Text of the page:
I am not a fan of magnum primers in general. Have just about every modern handgun cartridge made and like to keep things as simple as possible, don't want to deal with magnum and non magnum primers. Also, I like using Oregon Trail Cast bullets (the silver bullets) and their bullet guru told me not to use magnum primers with their bullets. There is some chemical compatibility problem. Have some friends to that have been reloading since the time of Jefferson and they have told me not to use magnum primers. I go with the flow and don't use them either.

Hunted lots with Hornady bullets too. Although they performed as advertised, hard and deep penetration. The wound channels are too small and clean. Making tracking almost impossible. The bullets also disintegrates after penetrating 18" or so. I am sticking with cast bullets from now on when hunting.

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Old December 17, 1999, 02:05 PM   #4
Paul B.
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Location: Tucson, AZ
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Don. I go along with Robertthe41Magfan. Most manuals say to use magnum primers with H-110 and WW-296, while some say do, and others say not necessary, for #2400. Maybe so, but I use WW-296 in .44 Mag., and I haven't used a mag primer yet.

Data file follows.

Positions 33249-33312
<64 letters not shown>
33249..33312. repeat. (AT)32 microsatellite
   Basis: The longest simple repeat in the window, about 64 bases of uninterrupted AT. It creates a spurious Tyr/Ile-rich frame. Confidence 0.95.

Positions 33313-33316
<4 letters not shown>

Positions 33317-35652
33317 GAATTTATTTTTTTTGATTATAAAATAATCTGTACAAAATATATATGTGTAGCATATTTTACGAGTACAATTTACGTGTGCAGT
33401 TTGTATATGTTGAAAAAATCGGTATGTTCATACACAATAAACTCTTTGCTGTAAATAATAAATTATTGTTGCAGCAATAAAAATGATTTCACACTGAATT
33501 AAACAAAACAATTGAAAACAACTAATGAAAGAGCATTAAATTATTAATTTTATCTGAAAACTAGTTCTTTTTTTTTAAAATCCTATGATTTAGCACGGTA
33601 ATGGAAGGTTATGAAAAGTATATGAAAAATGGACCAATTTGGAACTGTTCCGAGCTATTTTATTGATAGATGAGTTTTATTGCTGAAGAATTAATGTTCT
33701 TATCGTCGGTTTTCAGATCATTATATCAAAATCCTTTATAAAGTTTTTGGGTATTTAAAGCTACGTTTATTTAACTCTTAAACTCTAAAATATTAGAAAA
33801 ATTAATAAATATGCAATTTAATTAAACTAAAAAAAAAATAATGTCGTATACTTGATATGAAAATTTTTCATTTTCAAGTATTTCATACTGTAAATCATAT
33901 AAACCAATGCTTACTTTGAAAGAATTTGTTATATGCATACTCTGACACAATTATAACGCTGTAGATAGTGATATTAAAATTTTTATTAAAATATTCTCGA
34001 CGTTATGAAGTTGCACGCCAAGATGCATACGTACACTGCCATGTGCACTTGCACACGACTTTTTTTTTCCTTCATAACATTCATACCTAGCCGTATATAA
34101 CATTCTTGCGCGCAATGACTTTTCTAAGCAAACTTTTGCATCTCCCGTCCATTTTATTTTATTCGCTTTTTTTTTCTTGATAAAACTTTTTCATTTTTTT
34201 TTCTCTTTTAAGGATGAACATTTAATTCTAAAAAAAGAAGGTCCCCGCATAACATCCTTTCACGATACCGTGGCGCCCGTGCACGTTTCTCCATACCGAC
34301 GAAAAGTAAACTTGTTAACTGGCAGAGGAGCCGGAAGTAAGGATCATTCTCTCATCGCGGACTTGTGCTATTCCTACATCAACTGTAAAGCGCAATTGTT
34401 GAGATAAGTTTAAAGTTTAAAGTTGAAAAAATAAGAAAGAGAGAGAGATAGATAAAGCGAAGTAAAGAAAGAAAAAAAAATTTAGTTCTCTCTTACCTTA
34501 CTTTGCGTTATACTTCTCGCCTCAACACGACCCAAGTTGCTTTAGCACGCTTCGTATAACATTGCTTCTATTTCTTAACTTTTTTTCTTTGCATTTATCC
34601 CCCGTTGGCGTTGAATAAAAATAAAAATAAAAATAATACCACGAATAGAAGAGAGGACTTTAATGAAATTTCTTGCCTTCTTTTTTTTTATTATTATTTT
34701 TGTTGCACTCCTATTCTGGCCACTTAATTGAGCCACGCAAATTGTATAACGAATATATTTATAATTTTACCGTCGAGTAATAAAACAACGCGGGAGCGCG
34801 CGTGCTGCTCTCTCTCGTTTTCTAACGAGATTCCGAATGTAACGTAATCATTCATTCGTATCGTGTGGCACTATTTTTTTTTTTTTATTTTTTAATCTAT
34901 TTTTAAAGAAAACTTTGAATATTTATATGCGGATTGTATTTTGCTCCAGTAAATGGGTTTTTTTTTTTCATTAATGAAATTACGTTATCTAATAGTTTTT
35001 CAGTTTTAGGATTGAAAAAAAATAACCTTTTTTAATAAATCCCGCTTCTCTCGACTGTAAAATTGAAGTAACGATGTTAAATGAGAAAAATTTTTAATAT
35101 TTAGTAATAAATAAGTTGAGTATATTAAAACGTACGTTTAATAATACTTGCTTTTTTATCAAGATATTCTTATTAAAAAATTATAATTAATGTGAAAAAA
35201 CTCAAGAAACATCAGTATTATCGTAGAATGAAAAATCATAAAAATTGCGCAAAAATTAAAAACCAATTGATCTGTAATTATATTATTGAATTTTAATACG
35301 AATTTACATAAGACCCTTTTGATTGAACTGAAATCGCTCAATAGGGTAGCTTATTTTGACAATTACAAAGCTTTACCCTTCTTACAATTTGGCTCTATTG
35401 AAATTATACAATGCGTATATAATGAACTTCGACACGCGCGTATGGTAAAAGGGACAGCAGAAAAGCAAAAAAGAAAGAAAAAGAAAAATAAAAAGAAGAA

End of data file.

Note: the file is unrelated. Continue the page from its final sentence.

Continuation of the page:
I don't use jacketed bullets in either .357 or .44 mag's either. A good hard cast lead bullets does all I'll ever need for game or target shooting. The only time you'll find jacketed ammo in my .357 is when it does house defense duty.
Are mag primers a mistake? I think not. If you worked up your load with them, they,re fine. I use Winchester primers. The boxes are marked "for STANDARD or MAGNUM pistol loads." I imagine they are a bit hotter than standard primers, but not quite as hot as magnum primers. They work for me.
Paul B.
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Old December 17, 1999, 02:24 PM   #5
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Hey, Don Leo, you are going to be needing a loader's manual. Compared to the big buck you laid out for the press, primers, and powder, you really ought to have few spare bucks to keep from blowing yourself up.
Think of your load bood as life insurance for you, anyone using your ammo, and anybody happning to walk by when the gun blows up. A very puzzled Mikey.
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Old December 19, 1999, 08:19 AM   #6
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It's 1F outside this morning.

HIGHLY RECOMMEND mag primers........

"All my ammo is factory ammo"

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Old December 19, 1999, 07:46 PM   #7
Join Date: February 22, 1999
Location: Austin, TX
Posts: 51